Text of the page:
It’s time for the fourth edition of Chicago’s annual Electronic Dance Music Festival. The first three festivals were held in Grant’s Park. This year marks the fifth installment, and organizers are looking for more diverse musical acts. The lineup is shaping up to be a spectacular event.
The first day of the festival was devoted to traditional jazz, along with experimental and new age acts. The weather was perfect, but the weather was kind of unpredictable, causing delays in many events. By the end of the day, we were treated to an amazing free concert by a local group called The Blue Man Group. It featured members of the cast of O Brother’s Weenie Man and The Doobie Brothers.
The second day brought a tribute to DJ Cdboys. Two groups took the stage and provided some of the best party music I’ve ever heard. Just before the show ended, a light show appeared behind the stage. The light show was spectacular, covering the entire ceiling of the venue. My eyes were drawn like a blind person when I looked up, and when the light show went out, my ears were too. My ears weren’t just red; they were actually bleeding.
I left the festival with three concerts scheduled for the afternoon. After spending the morning watching the sunrise over the lake, I took a cab back to the venue. While there, I discovered that the event was canceled due to rain. So, it was just as well that I hadn’t planned to spend the afternoon exploring Grant’s Park.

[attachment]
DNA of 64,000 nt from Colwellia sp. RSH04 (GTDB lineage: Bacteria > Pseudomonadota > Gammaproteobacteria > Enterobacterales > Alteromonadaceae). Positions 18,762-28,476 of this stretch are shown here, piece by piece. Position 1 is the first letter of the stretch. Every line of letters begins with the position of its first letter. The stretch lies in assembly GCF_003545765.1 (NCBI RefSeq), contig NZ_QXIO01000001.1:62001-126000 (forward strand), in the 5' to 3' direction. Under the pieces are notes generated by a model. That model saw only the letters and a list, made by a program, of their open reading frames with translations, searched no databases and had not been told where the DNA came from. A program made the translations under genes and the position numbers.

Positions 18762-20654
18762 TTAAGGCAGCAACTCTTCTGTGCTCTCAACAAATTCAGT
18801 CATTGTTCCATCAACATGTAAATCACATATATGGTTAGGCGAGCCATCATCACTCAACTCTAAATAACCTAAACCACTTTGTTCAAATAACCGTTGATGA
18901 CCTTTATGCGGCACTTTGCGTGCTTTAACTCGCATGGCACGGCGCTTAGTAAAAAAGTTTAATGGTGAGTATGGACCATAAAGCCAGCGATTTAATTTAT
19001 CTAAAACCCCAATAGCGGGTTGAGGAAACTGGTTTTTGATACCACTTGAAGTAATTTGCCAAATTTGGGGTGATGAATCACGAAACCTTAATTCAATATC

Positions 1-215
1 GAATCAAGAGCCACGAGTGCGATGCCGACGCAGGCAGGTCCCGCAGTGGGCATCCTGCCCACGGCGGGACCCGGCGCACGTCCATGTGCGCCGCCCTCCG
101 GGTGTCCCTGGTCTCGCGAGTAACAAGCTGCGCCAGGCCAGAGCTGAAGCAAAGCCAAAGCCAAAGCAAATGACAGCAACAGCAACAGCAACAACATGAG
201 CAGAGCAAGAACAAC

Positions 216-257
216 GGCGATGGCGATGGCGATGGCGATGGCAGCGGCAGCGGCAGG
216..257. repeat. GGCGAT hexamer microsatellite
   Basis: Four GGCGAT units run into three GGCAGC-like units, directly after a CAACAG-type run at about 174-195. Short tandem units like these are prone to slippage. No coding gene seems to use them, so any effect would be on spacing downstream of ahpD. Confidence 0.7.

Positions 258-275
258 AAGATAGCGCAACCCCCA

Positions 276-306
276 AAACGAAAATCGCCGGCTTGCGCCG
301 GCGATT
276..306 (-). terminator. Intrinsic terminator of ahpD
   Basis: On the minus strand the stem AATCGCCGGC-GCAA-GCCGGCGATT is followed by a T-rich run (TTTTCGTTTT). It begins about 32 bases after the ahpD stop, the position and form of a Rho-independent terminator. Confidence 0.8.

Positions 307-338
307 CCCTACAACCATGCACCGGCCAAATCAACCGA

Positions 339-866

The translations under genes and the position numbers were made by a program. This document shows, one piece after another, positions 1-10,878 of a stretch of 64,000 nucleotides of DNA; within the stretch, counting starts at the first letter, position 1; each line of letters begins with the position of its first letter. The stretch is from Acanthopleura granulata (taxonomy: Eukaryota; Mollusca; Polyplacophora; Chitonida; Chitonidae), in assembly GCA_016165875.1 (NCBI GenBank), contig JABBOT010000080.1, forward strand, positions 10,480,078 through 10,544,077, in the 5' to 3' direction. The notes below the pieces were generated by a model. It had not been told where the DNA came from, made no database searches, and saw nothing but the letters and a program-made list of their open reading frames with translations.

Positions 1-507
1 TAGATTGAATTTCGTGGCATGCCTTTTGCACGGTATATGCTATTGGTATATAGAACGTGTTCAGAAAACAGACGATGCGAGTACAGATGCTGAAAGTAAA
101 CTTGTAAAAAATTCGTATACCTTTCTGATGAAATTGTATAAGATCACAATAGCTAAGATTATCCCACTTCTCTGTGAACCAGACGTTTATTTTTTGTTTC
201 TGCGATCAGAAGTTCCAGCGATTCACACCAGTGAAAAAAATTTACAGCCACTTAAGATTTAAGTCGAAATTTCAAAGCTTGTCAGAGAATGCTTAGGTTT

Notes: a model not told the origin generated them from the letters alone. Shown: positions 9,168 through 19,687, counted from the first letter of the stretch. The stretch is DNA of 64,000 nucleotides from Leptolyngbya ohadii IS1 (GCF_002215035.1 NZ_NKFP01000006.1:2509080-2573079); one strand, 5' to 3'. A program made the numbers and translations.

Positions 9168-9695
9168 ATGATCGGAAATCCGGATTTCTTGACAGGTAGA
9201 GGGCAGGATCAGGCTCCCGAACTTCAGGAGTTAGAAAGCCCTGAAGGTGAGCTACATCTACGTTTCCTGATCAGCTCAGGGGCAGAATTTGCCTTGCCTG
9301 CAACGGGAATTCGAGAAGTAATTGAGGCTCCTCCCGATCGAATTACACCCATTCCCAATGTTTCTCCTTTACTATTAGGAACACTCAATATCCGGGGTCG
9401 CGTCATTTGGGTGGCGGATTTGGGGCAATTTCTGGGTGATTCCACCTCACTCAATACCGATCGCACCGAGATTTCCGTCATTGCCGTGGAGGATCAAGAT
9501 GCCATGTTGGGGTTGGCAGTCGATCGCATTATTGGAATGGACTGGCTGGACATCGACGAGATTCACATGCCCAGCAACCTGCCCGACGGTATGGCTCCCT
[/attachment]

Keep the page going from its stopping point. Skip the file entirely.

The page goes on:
Worn gloves from Fatboy Slim, Native American headdress from Cherokee Childress, and dreadlocks from Donnas are just some of the offerings from the day. My brother, J. P. provided the turntables for the evening’s festivities. A couple of hours later, the DJ’s in attendance played selections from artists including Knife Live (of the legendary Aphex Twin), Tiesto, Kero Kerocho, and Diplo.
There’s a big difference between a mainstream party music festival and an electronic music event. The latter is usually much smaller in scale, aiming to showcase unheard of DJs from various genres. Most DJs at such events tend to specialize in one or two musical segments. DJs at these events are usually young, fresh faces of the industry looking to break into the competitive world of electronic music. It’s not uncommon to see them playing only new music or re-releases of old classics.
At the main event, the Electric City Music Festival, which is held annually during July in Chicago, DJ’s from around the world bring the music to an audience of hundreds. The festival includes original music by DJ’s as well as favorites from other genres. For example, this year’s featured artist was Disclosure. Previous acts have included Disclosure, Rihanna, and Google. This is not your typical block party in a small alley with a few tents; instead, the Electric City Music Festival is a one-day affair that incorporates a free-form jam-packed with DJ’s from across the region.
A typical Chicago electronic music festival will include a wide range of musical talent from more conservative artists to more experimental DJs. One particular highlight is the “Lilith Weekend.” Loosely based on a sketch from a movie about a girl who conquers her enemies, this annual event draws a crowd that dresses like monsters and makes monster music. One of the highlights of the festival was a performance by Sufjan Stevens. His set featured several songs recorded from his new album entitled “Songs for Christmas,” and it featured instruments from such diverse artists as the Rolling Stones, LCD Soundsystem, and Kanye West.